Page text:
The proposed government text is on display at Maurice J. McDonough, North Point and Westlake high schools. The Board of Education is reviewing the books and will take action on the books at the March 11 meeting. Community members are encouraged to review the books and provide comment in writing to the Board of Education, P.O. Box 2770, La Plata, MD, 20646; through e-mail to; or in person at the Public Forum on March 11, 6 p.m., at the Starkey Building.

MSDE announces annual parent award

The Maryland State Department of Education (MSDE) recently announced the Maryland Parent Involvement Matters Award (PIMA) program for 2014. The annual award recognizes parents and guardians whose contributions have led to improvements in Maryland public schools.

The award was created by MSDE to highlight the positive impact parents have on public schools and to encourage parental involvement. MSDE is now accepting applications for award nominees. Nominees should be parents or guardians who have demonstrated a significant and positive impact on public education within their communities.

In order to be eligible for the award, nominees must be the parent/legal guardian of a child in a Maryland public school, and a consistent advocate of public education. Nominees must have also demonstrated involvement in one of the five following areas within the last 24 months:

-- Communicating – fostering communication that impacts the school community;

-- Volunteering – recruiting or organizing volunteers, or supporting school activities, both internal and external;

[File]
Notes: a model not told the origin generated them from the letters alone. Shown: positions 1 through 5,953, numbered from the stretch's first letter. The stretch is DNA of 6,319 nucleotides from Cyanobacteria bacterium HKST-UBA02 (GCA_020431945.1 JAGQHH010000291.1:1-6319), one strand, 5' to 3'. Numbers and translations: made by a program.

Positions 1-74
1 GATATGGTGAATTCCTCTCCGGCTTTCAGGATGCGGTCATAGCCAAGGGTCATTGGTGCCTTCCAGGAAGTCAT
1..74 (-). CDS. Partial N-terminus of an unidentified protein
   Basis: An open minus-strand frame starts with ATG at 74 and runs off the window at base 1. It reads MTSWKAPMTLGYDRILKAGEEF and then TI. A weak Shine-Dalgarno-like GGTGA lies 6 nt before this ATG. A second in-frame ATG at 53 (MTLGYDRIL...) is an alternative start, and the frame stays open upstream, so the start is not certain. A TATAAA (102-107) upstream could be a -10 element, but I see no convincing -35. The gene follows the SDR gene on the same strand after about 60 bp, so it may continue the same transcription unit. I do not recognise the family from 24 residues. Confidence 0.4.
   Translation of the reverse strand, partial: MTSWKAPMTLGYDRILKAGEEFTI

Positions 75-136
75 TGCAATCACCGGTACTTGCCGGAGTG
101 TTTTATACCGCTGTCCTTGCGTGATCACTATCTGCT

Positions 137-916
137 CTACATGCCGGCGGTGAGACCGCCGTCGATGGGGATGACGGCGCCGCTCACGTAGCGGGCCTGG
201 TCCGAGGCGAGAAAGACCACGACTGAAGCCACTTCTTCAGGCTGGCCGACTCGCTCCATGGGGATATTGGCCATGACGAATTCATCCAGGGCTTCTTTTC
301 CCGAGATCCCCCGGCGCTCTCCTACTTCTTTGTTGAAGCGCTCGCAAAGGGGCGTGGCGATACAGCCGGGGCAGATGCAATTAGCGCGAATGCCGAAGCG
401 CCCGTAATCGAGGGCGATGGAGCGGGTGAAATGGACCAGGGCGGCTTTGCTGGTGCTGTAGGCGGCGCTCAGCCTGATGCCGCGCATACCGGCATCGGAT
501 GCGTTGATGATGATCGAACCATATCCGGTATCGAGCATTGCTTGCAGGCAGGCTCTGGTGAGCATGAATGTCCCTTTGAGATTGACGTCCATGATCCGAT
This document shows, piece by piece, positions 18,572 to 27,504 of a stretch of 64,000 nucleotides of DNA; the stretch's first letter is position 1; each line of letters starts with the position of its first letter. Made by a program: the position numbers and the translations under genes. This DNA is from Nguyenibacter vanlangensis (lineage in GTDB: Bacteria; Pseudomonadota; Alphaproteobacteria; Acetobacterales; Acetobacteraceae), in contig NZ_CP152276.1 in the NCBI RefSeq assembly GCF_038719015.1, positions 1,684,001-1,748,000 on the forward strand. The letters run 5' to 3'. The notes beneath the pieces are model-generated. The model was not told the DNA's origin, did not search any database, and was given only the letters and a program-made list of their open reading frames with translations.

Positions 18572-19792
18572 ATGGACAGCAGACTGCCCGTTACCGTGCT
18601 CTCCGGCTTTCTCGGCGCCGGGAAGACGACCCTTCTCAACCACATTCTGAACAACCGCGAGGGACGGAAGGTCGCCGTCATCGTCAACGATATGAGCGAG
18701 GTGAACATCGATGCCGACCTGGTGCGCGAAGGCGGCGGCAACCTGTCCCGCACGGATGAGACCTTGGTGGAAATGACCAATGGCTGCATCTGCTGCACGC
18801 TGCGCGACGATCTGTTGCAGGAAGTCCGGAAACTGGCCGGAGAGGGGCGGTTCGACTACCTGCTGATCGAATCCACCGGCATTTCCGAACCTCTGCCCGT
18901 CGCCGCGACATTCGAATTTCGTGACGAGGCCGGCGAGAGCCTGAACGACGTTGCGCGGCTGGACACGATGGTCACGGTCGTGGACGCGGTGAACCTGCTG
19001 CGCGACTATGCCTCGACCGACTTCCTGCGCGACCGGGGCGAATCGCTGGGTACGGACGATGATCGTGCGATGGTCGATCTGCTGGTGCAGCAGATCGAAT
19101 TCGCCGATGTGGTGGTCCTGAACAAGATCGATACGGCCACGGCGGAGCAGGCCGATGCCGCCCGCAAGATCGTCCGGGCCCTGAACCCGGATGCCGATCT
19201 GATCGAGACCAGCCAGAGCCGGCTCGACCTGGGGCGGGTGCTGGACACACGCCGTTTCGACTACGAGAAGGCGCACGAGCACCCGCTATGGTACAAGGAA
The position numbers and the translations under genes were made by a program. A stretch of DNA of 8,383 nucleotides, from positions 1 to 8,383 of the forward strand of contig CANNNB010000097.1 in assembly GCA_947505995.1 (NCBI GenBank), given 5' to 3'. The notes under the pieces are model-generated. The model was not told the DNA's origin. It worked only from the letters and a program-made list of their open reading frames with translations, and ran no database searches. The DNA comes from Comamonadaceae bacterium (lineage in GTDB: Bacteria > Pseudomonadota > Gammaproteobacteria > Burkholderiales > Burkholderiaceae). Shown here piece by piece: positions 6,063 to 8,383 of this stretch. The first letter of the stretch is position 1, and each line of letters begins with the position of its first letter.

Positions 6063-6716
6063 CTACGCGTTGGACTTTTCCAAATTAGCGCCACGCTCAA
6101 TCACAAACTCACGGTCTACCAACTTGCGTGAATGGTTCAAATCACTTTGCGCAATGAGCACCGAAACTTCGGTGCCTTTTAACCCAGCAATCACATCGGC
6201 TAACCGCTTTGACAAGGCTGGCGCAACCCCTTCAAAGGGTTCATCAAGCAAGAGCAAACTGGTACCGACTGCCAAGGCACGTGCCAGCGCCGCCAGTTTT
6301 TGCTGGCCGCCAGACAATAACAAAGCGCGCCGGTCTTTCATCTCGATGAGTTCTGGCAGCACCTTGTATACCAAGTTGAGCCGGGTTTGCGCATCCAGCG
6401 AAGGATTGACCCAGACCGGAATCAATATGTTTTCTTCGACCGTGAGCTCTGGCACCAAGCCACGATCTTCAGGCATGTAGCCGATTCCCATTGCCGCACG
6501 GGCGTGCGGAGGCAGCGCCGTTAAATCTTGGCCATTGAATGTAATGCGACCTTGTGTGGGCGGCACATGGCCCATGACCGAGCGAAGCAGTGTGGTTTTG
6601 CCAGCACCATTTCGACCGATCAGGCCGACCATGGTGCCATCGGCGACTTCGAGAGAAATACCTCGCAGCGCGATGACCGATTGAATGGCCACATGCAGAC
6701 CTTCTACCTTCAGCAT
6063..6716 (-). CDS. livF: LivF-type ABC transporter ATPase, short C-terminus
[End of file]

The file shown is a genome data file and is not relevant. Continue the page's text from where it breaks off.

-- Learning – organizing or coordinating learning activities that reinforce homework or classroom skills;

-- Collaborating with Community – Coordinating resources and services for the school community, which could include fundraisers that would enhance a school’s services environment, or coordinating resources or services from the school community that may serve an external community; and

-- Decision making – participating on decision-making committees, or in programs that advocate system or policy changes, or serving as a representative for the school or education community.

Nominations must include three letters of recommendation, a two-page narrative essay describing the nominee’s contribution to public education and completed nomination forms. Judges will select 24 semifinalists – one from each Maryland county, and one from Baltimore City. A second group of judges will select five finalists for the statewide award. All finalists will be interviewed by a third panel of judges and recommend one state winner. The state winner will be announced at a special ceremony scheduled for May 16. During the ceremony, all semifinalists and finalist will also be recognized.

As part of the program, semifinalists, finalists and the state winner have opportunities to promote parent involvement that include speaking at educational events and conferences; appearing at Maryland State Board of Education and/or local Board of Education meetings; participating on educational task forces or committees; and participating in a best practices publication and/or website that serves to inspire parents as well as give them practical advice.

Nomination forms are available on MSDE’s website at Nomination packets must be postmarked by Friday, Jan. 31, and should be sent to: Maryland State Department of Education, Office of Communications, Partnerships and Grants, 7th Floor, Attention: PIMA, 200 West Baltimore Street, Baltimore, MD, 21201. Incomplete or late applications will not be considered and submissions will not be accepted online or by e-mail.

To learn more about the PIMA program and previous award winners, visit